(WSYM) — For those with Afghanistan veterans, it’s likely been a tough few days.
As the nation descends back into the hands of the Taliban, those who served in the region are watching much of the work they did come undone.
“That feeling of, just, helplessness,” said Mike Banno with veterans’ group 92 for 22. “That everything that they did is just being unraveled and it’s outside of their control.”
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As suggested in their name, 92 for 22 raises funds and resource awareness for veterans to lower the estimated 22 veterans per day that commit suicide.
“The statistics are just staggering; it’s sad, it’s unfortunate,” said Banno. “There’s that sense of helplessness and we’re trying to get in front of that.”
While 92 for 22 is doing what they can to help vets, Banno says civilians have a role to play in the lives of any Afghanistan veterans they know who might be in need of help.
“I think there’s this realization of ‘I wasn’t enlisted; I can’t help,’ and that’s not the case,” he said. “Be compassionate and open and reach out and just tell them that you’re there.”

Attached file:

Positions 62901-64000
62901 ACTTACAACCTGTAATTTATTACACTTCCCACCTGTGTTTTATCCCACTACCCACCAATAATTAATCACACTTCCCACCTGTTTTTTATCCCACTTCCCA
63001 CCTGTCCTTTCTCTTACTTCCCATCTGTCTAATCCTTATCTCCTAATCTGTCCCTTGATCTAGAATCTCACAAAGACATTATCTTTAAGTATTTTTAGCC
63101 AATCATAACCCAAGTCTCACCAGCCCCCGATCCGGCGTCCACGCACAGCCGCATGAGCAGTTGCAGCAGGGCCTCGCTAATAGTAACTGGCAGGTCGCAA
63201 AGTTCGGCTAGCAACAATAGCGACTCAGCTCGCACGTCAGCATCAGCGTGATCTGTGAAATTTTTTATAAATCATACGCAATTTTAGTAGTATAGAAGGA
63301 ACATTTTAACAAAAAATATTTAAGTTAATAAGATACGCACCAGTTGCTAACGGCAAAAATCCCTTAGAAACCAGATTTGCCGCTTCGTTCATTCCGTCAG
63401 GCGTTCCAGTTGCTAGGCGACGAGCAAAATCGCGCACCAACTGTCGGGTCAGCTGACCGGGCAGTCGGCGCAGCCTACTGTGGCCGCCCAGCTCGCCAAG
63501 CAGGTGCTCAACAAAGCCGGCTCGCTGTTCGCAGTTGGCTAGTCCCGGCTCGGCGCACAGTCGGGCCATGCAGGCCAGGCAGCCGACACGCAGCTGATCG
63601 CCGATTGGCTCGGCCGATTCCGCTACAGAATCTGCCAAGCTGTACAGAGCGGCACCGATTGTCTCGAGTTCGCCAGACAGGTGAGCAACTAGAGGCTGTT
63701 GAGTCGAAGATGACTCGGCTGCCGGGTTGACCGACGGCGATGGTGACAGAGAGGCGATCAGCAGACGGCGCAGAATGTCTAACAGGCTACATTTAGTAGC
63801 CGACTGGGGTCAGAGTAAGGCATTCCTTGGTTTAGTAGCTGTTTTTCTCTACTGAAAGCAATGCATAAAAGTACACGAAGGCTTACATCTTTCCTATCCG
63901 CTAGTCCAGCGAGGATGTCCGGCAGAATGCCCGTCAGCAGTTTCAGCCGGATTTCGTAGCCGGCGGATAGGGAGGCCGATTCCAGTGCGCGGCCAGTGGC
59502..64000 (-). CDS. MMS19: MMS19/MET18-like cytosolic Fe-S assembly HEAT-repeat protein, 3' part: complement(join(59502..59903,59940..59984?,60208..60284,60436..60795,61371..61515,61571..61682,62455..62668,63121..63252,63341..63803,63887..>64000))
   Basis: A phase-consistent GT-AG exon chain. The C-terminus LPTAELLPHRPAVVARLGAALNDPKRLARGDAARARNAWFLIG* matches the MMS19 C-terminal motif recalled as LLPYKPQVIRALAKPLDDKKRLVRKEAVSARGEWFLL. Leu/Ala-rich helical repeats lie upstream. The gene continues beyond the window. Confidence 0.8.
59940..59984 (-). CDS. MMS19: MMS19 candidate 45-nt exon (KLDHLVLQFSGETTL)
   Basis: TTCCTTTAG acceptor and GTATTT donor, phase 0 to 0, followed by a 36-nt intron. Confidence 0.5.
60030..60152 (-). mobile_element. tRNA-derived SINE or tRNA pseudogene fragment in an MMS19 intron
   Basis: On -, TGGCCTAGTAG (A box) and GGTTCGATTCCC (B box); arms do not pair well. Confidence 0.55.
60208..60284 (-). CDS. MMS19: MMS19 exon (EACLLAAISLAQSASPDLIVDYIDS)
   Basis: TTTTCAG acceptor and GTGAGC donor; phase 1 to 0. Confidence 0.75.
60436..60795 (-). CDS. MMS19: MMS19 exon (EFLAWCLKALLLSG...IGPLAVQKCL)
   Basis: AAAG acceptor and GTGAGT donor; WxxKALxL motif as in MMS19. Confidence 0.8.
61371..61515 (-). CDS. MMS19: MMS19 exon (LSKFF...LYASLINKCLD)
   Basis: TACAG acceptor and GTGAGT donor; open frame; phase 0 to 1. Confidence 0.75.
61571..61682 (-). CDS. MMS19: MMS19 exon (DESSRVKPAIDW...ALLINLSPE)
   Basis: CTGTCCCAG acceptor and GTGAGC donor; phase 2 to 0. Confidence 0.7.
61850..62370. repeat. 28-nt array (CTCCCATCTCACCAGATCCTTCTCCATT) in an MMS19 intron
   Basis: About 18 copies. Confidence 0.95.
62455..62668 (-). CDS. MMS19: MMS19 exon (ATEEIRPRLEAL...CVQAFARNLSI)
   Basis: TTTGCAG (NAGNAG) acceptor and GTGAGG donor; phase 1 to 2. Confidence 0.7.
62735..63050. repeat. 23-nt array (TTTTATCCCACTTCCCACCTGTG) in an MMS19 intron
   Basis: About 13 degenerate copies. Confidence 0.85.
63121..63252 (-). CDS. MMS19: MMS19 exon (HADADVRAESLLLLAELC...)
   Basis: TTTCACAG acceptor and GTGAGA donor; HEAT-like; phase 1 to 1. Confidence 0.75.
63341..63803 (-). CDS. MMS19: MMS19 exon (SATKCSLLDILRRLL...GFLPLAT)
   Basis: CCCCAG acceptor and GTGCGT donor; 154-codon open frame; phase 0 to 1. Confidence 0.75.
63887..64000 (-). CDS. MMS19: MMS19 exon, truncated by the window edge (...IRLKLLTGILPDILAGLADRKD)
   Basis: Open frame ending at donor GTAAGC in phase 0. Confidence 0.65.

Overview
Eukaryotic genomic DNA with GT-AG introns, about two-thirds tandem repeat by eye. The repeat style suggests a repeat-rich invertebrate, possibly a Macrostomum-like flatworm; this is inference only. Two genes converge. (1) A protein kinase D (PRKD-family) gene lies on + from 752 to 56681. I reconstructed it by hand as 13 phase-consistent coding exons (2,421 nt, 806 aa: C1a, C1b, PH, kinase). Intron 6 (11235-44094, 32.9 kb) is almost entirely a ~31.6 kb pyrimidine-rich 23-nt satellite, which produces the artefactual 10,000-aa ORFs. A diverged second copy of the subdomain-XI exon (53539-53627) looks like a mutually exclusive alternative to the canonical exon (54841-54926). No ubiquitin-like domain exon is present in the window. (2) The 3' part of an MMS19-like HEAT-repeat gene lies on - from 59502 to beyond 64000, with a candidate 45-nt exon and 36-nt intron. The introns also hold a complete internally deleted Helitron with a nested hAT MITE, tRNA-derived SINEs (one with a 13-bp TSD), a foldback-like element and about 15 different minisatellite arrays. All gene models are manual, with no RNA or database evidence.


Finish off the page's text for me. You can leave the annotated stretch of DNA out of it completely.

A 2014 Department of Defense study revealed one in five Afghanistan veterans showed signs of post-traumatic stress disorder, so Banno says now is the time to check in and offer help.
“Any action is better than inaction,” he said. “Veterans are stubborn, and I think the best thing that we can do is encourage people. It’s okay to not be okay. None of us are mental health professionals, but we understand that there needs to be some normalization around not being okay.”
Friday at noon, the Battle Creek VA is hosting a virtual information session for post-9/11 veterans in particular. To attend that virtual meeting tomorrow, visit the Battle Creek VA’s Facebook page.
READ MORE: As America prepares to leave Afghanistan, take a look at what the US sacrificed there